Monday, July 20, 2020

joe rickey

2 oz Bourbon or Rye (Angel's Envy Bourbon)
Juice 1/2 Lime (a short 3/4 oz)

Build in a Highball glass, add ice, garnish with a lime shell, and top with soda water (4 oz).

Recently, I saw a reference for a Joe Rickey and realized that I had never had one, and two Mondays ago seemed like the perfect evening to break the heat with this historic Cooler. For a recipe and history source, I turned to David Wondrich's Imbibe book. Wondrich attributed the drink's invention to a "Colonel" Joe Rickey (some articles call him a co-inventor along with bartender George A. Williamson) sometime between his arrival in Washington DC in 1883 and the recipe appearing in the newspapers in 1889 (the quotation marks to show that it was an honorary title). Joe taught plenty of bartenders how to make his drink but it is surmised to have first been constructed at Shoomaker's in DC, and later in the 1890s the Rickey became more of a gin phenomenon than an American whiskey one. Unlike a Collins-like tipple where the citrus would be balanced by sugar or other sweetener, Joe felt that "any drink with sugar in it... heats the blood." Despite that being a late entry throwback to the Ancient Greek theories of Humorism, the soda water does help to dilute and mollify the citrus' acid bite to make for a very refreshing Cooler.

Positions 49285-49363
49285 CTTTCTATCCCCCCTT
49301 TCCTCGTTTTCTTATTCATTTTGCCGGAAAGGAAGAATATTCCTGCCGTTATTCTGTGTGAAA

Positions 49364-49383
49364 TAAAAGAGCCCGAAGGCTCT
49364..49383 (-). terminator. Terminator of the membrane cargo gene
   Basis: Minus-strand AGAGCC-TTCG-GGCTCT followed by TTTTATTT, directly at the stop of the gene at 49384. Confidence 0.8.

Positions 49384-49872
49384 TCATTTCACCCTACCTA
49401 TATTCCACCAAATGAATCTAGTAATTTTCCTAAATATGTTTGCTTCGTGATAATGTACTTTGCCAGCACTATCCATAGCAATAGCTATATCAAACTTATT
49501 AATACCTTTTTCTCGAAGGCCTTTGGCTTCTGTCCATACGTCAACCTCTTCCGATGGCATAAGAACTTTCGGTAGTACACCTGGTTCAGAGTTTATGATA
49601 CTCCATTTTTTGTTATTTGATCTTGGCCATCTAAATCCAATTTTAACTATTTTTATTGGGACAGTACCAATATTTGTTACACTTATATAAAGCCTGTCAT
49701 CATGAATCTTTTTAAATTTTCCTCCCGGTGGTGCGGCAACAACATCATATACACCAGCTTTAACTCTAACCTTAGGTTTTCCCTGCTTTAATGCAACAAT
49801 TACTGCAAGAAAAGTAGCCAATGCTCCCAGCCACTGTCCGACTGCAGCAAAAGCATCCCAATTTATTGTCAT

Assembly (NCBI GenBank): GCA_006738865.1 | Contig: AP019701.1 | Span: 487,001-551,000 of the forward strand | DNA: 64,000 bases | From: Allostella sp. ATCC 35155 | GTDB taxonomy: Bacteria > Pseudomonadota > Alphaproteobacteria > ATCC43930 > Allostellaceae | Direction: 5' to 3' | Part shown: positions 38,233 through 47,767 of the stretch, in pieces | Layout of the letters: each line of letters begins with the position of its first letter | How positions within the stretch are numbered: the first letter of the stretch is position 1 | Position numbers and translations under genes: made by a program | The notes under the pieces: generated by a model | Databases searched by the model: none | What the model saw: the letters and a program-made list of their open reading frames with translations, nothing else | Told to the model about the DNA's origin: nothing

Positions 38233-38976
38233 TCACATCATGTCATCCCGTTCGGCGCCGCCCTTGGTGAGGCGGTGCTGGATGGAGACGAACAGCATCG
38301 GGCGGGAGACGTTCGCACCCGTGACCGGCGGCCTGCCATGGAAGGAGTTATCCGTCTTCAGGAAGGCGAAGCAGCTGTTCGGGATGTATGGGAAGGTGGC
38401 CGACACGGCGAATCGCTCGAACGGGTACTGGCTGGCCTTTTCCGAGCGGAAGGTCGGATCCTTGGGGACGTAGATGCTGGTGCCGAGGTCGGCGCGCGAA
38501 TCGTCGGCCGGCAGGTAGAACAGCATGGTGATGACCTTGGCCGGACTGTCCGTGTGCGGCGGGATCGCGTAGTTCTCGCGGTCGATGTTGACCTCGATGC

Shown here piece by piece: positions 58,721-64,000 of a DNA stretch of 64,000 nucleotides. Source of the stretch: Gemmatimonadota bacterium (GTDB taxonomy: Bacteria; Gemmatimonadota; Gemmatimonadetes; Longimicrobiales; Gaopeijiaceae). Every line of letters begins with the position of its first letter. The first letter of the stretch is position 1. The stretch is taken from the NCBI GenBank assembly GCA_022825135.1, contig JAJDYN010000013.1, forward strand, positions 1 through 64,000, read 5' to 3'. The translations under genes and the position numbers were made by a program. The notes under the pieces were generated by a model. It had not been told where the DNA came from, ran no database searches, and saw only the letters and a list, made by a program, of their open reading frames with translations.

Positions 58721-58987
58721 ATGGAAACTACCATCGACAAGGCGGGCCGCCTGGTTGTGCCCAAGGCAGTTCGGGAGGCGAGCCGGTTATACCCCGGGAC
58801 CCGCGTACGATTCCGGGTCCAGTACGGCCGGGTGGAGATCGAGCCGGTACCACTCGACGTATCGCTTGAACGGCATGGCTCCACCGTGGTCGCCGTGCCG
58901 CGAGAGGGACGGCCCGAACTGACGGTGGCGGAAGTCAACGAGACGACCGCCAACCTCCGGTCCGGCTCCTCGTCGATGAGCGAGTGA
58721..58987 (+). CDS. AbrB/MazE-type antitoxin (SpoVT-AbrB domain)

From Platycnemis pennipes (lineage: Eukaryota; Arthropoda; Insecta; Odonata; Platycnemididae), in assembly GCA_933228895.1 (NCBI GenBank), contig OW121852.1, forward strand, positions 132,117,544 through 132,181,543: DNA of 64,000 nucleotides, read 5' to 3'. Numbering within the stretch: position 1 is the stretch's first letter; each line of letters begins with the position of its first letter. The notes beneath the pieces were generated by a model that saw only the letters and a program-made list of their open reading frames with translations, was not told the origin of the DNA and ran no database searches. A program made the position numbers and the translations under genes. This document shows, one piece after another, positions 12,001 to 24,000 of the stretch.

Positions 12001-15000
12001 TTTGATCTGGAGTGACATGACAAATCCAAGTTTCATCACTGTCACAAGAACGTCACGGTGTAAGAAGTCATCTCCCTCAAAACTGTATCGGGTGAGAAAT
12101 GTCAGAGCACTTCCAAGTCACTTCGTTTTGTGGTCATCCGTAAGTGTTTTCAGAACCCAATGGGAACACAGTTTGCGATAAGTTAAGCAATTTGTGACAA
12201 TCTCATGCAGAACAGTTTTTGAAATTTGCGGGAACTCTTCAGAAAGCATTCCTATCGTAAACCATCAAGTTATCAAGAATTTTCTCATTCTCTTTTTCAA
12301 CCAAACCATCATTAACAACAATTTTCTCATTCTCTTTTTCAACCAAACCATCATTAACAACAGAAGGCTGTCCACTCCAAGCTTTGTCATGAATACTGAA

The Joe Rickey greeted the senses with a Bourbon and bright lime oil aroma. Next, a crisp, carbonate sip of lime and malt notes flowed into Bourbon flavors blending into a fruity element from the Angel's Envy port barrel finish and the lime. DC bartender Chantal Tseng described the Joe Rickey as "simply refreshing, like air conditioning in a glass," and the combination did rather well in society until Scotch took over a little after the turn of the century both in the Highball and in the Mamie Taylor (a Scotch Rickey of sorts with the soda water replaced by ginger beer).

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